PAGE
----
1200 John Street
Corning, Iowa 50841
Type: Oval Track
Length: 1/2 Mile
Race Days: Saturdays from April through early September.
Gate: Gates open at 5:00pm. Hot Laps at 6:30pm. Racing at 7:00pm.
Divisions: Dirt Modified, Late Model Dirt, Street Stock
Seating: Bench Style Seating
Parking: On Site Parking is Free
Carry-In Policy: Coolers Allowed - No Glass
Alcohol Policy: Not Available On Site
Smoking Policy: Designated Areas Only
Chair Policy: No Outside Chairs Allowed
Camping: Available - No Hook Ups
Security: Private Security On Site
Adult Tickets: $10.00
Kid Tickets: $5.00 grades 7-12. Free grades 6 & under.
Senior Discount: Yes
Military Discount: Yes
Payment Options: Cash Only
ATM On Site: No
Contact Us for updates/corrections to this track info.
The Adams County fair grounds were established in 1888 when the land was purchased for the use as a county fair grounds. The exact year a race track was developed along the east side of the property remains in question, but we know from Adams County Free Press archives that horse racing was run through-out the 1930’s on the flat half-mile track. The August 14, 1952 Free Press includes the report of a new event at that year’s county fair, hot rod races. The event was held on a Sunday afternoon with cars running in seven events on the flat track. A reported crowd of over 2500 turned out for the event. Interestingly enough, harness racing was also a part of that year’s fair.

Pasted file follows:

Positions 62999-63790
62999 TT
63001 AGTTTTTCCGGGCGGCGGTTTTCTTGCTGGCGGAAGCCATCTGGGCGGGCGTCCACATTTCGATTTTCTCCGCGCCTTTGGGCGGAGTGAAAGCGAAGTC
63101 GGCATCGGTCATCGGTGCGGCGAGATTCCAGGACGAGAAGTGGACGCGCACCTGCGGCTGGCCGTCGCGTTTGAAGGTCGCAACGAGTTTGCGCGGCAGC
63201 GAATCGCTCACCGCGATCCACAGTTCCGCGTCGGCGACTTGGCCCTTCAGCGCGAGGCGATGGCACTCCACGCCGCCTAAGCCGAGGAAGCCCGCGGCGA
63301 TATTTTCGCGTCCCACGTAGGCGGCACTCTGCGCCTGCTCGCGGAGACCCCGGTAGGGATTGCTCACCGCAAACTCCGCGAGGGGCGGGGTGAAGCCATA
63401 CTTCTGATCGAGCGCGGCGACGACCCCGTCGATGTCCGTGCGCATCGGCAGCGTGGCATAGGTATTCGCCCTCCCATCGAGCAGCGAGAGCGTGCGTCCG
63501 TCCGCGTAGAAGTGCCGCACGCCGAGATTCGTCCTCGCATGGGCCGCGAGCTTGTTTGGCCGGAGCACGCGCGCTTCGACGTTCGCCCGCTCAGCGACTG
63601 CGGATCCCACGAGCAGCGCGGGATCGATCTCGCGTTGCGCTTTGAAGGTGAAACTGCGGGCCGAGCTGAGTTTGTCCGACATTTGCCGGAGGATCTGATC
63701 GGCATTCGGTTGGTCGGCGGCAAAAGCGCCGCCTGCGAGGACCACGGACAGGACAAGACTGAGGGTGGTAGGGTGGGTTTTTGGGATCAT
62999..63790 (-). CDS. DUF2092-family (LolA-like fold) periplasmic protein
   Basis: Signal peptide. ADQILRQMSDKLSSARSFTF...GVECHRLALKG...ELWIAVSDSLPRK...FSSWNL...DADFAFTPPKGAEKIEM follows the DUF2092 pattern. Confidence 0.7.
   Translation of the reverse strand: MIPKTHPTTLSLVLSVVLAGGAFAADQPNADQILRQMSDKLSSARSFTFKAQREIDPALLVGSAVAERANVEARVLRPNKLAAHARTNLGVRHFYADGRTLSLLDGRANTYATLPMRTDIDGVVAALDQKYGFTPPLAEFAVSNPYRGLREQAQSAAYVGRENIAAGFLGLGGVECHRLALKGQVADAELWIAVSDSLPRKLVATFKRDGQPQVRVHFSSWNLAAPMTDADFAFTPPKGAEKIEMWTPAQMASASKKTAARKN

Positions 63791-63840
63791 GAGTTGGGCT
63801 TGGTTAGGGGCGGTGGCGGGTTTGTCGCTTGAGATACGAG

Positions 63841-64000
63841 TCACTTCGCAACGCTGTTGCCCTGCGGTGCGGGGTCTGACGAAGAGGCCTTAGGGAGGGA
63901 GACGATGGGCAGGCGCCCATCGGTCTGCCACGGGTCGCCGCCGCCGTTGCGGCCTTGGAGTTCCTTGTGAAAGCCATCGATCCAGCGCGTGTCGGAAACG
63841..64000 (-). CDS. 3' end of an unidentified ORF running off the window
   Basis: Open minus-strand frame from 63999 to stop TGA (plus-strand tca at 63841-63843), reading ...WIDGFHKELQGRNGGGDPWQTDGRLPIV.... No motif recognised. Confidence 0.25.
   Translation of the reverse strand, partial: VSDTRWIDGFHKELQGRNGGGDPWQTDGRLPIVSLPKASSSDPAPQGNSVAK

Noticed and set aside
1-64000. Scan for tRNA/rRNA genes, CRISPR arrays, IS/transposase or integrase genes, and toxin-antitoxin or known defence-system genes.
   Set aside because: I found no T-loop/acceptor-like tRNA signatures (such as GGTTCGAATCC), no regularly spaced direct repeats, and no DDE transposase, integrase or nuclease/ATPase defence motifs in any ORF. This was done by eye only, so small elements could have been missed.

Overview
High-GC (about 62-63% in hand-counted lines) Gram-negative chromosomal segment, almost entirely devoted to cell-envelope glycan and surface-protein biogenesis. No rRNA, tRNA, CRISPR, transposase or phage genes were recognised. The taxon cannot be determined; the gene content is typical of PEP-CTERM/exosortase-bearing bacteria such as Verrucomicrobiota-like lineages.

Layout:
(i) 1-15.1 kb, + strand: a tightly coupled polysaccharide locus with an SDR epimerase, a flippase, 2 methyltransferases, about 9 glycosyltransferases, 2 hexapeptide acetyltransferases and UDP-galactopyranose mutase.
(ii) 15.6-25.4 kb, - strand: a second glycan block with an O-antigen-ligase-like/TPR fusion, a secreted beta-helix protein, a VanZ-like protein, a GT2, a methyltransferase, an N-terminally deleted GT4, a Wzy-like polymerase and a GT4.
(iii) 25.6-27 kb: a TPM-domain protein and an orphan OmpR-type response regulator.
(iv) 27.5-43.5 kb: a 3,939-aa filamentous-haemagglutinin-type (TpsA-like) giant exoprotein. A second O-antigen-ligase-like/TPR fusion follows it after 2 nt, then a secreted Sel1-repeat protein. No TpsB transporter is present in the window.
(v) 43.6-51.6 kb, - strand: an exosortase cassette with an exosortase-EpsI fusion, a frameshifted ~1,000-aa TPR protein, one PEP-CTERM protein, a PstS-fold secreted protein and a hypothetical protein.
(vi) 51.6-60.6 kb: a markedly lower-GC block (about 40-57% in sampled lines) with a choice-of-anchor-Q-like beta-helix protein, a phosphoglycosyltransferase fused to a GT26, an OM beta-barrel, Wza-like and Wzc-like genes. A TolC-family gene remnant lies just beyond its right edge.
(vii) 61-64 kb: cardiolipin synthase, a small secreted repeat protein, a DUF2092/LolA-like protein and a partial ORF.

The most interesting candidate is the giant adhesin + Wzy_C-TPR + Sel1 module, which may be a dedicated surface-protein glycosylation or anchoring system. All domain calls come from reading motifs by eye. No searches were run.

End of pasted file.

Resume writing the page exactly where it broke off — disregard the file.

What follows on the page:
In the 1960’s stock car racing grew at the fairgrounds, much to the chagrin of the horse racing crowd. By 1968 the racing had taken its toll on the facilities the front stretch was declared unsafe to drivers and crowds, putting a temporary halt to the action. So it was that in 1969 the front stretch wall was improved and racing resumed. Then in 1970 the traditionally flat track was banked for the automobile racing.
It was in 1983 when Gail Hampel of Nodaway took over the reigns and began promoting the racing program. The following year Hampel obtained a NASCAR sanction for the speedway. Under this arrangement the racing took off as competitors raced not only for local fame but as a part of a nationwide group all under the NASCAR banner. Two classes of cars made up the racing program, coupes and late models. After 25 years of promotion the Hampel family stepped down from the promoter’s chair at the end of the 2008 season. The Adams County Fair and Racing Association took on the task of running the show in 2009 and look to continue in the future.
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